For the next hour, I sit in the warm, carpeted viewing area, ankles crossed, notebook out, watching, writing furiously, asking questions and feeling mystified. As two teams take to the ice, longtime club member Bob Turpa takes me under his wing to explain the game. A soft-spoken man with little use for excess explanation, Bob tells me, “You got two teams. Four on each side.” He pauses. “Each person throws two stones. You alternate.” Long pause. Then he points through the glass, where two sets of red, white and blue bull’s-eyelike circles—each called the house—sit 140 feet across from each other at opposite ends of the ice. “You want to get your stone in the center,” he says.
The door leading from the rink cracks open. A tall, thin guy in glasses and a green coat—Tim Dykstra—pokes his head in and looks at me. “You wanna throw one?” he asks.
I jump off the tall chair and head in. The moment I step through, a burst of cold bites my cheeks. “28 degrees,” he says, cheerfully. In the old days, he tells me, before the curlers acquired equipment to maintain a constant cold, team members would lift low doors in the walls to let in the outside winter air and keep the indoor ice from melting.
Tim walks over to an equipment box and hands me the inexpensive equivalent of the thickly soled, orthopedic-looking curling shoe the rest of the guys here sport on one foot: a flimsy black slipper. It reminds me of the disposable kind they give you for free in hospitals, except this one has a hard white teflon bottom. He instructs me to pull it over my left shoe. I do, and eagerly step onto the ice. My left foot flies out from under me, but before I fall, a man grabs one of my flailing arms. “Rule No. 1 in curling,” Tim says. The man holding my elbow finishes his sentence: “Never step onto the ice with your slider foot.”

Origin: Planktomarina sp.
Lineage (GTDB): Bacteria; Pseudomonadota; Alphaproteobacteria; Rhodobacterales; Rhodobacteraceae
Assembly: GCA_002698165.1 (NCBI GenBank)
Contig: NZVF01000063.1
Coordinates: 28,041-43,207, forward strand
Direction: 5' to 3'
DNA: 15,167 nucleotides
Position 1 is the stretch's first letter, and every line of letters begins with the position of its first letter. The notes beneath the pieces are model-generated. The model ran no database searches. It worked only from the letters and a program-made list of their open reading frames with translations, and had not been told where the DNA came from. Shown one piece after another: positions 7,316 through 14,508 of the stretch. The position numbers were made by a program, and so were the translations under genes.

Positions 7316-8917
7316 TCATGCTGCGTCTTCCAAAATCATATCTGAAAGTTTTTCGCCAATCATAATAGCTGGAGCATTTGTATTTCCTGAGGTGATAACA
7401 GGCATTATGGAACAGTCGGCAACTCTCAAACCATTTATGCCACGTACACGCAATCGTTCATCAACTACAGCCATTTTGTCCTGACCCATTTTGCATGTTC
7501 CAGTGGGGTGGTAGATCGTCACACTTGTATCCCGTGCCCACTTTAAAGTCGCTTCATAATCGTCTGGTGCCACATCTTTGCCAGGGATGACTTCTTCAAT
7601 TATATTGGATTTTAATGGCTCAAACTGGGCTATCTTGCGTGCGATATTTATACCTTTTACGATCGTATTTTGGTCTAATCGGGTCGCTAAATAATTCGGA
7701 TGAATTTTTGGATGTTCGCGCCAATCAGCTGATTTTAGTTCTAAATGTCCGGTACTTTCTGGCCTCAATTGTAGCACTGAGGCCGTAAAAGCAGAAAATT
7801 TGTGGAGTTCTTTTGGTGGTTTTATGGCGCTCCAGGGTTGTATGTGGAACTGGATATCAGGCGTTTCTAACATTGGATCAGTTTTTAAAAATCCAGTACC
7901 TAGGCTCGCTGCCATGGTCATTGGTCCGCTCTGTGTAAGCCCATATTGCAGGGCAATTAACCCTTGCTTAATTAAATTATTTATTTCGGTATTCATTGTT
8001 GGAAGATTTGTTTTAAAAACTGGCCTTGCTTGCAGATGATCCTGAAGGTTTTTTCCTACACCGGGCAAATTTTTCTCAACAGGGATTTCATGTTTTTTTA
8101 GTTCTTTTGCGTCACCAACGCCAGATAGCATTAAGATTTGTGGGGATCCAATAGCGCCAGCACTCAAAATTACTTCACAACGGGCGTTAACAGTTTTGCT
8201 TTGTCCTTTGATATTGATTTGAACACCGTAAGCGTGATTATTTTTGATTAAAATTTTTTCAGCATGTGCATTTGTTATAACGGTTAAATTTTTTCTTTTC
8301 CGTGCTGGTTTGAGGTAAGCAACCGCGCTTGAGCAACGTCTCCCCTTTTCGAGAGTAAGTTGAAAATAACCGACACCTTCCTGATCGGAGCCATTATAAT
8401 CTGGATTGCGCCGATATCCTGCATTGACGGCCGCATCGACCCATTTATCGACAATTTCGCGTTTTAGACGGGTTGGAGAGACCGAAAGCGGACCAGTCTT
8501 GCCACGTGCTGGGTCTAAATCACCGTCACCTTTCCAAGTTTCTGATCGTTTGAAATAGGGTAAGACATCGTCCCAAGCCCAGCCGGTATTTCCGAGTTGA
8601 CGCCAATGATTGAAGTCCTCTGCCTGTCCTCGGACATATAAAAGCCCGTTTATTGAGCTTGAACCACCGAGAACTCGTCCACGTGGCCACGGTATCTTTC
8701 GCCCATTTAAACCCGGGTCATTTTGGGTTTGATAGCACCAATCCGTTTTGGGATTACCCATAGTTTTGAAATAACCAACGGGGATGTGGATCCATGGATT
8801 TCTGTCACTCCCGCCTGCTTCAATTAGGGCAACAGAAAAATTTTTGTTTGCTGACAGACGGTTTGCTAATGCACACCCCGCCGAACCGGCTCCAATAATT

Walking like a peg-legged pirate across the ice, my left foot slipping wildly and my right foot hop-stepping me forward, I follow Tim to one end of the lane. He slides a polished gray rock over to me. “Try to pick that up,” he says. I grab the handle and yank. It barely lifts a centimeter, and its surprising weight nearly sends me face first into the ice. The rocks are granite, he tells me. Each weighs 42 pounds. The granite comes from only two quarries in the world, one in Scotland, one in Wales. Each of Lewiston’s rocks utilizes both regions’ granite—one granite forms the rock’s outer surface, which hits the other rocks; the other granite forms the rock’s bottom, the surface that sails across the ice.
We spend a few minutes adjusting my legs into the crouched, trackstarlike throwing position. I hold the rock’s handle in my right hand and curl my left arm around an upturned curling broom, which I’ll use for balance.
A group of curlers stand behind me, talking, laughing and thankfully, paying no attention to my first attempt. When Tim gives the cue, I push off as hard as I can with my right foot. My right knee drags across the ice as I glide, frozen in my lunge position, toward the release line. A silence settles among the group behind me. The only sound in my ears, besides the buzz of the fluorescent lights overhead, is the low, slow rumble of the rock—the “curr” as the Scottish call it—as we move in slow-motion tandem across the ice.
As I near the line, I let go of the rock and watch, as hopeful as a young mother watching her toddler’s first steps, as it slides on without me. Every inch it slides, it slows, moving like a paint droplet down a wall, before finally coming to rest inches from the center of the house. The men behind me burst into applause and shouts. Beaming, I stand up, then pirate-shuffle toward them. “She’s a natural,” one yells. Another slaps my back as I approach and announces, “She’s on our team.”
And just like that, I’m in the club.